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Barossa

The Barossa lies about 60 kilometres to the north of Adelaide and encompasses the Barossa Valley and the Eden Valley. The area is about 20 kilometres wide and 30 kilometres long. When Colonel William Light, the first surveyor of the colony of South Australia, saw the area he was reminded of Barrosa in Spain, the site of a British victory over the French in the Spanish Peninsula War. Frequent misspelling, however, eventually led to the name Barossa.

Early settlers in the Barossa included Lutheran dissidents from Prussia (particularly from the provinces of Silesia and Brandenburg) and middle class English free settlers. The mix of the cultures of these two dominant groups has created the distinctive culture of today's Barossa. Most significantly, the Prussians brought with them knowledge of wine-making and this has become the region's most important industry. They brought other skills too such as smoking meat, cheese making and baking. The Prussian settlers also had a fondness of music and a strong work ethic. The English settlers also brought a love of fine music. They had the wealth to sponsor the burgeoning wine industry in the mid-1800s and the connections to build a customer base in the wealthy of London.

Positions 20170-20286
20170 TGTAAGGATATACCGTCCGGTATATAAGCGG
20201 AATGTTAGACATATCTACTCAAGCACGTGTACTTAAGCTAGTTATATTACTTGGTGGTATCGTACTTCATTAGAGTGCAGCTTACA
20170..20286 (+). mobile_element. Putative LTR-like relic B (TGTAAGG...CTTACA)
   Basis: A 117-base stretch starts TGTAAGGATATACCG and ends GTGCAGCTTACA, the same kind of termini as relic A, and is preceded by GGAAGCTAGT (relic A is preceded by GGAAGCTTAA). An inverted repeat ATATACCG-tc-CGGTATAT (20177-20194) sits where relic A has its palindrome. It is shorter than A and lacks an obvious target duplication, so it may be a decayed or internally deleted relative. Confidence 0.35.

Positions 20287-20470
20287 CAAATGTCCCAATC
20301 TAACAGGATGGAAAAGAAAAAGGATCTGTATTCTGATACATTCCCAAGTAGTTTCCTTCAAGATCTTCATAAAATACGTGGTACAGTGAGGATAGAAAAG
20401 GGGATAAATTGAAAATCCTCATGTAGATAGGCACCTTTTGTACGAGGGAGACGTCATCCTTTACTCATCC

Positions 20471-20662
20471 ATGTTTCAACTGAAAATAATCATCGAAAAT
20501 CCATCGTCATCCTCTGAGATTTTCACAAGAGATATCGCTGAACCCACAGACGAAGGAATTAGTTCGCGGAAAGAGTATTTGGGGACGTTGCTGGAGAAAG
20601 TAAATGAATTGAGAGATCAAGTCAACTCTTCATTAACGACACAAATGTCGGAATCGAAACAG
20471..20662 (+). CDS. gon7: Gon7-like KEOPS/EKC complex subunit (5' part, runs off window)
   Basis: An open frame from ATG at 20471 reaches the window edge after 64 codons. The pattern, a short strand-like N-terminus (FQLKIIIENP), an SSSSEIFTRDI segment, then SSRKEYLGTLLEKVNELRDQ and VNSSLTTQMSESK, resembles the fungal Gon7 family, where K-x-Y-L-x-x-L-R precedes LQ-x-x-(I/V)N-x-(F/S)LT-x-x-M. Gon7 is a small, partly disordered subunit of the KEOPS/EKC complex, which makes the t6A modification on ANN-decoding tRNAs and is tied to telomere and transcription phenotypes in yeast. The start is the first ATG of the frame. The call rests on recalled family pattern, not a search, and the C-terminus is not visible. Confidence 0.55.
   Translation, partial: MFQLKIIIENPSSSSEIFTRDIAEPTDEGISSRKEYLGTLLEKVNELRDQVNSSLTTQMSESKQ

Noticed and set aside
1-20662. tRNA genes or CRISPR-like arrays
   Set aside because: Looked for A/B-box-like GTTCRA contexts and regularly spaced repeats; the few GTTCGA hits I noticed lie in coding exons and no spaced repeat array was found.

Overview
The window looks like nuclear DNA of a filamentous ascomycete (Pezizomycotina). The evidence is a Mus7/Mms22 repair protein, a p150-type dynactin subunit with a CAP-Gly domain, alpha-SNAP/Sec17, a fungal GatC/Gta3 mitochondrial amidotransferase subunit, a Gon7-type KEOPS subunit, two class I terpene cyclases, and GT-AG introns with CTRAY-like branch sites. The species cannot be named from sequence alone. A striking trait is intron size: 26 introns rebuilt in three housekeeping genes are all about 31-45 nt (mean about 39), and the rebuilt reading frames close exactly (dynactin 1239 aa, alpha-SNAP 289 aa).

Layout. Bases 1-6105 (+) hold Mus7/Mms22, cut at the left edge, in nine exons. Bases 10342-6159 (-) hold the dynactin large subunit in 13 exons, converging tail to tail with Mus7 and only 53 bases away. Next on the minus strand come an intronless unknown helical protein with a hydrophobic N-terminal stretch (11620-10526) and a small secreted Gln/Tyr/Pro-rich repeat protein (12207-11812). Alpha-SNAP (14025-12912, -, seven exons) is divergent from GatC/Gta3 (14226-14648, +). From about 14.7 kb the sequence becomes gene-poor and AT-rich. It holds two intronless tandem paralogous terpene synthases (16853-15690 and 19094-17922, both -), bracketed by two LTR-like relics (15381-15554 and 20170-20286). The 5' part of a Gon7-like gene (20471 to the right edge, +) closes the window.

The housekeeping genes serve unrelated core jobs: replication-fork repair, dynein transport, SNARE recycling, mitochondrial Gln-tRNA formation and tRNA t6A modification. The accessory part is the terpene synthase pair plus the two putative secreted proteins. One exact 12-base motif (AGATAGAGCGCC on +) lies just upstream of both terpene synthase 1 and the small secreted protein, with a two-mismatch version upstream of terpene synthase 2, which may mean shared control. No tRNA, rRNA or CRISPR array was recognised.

The region now has over 50 wineries including some of Australia's largest producers and some of its smaller, individual winemakers. It is also well known for its regional foods such as wursts and other smoked meats, cakes and breads, pickles and preserves and fresh fruits.

Barossa Valley grape harvest
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Vineyards, Barossa Valley
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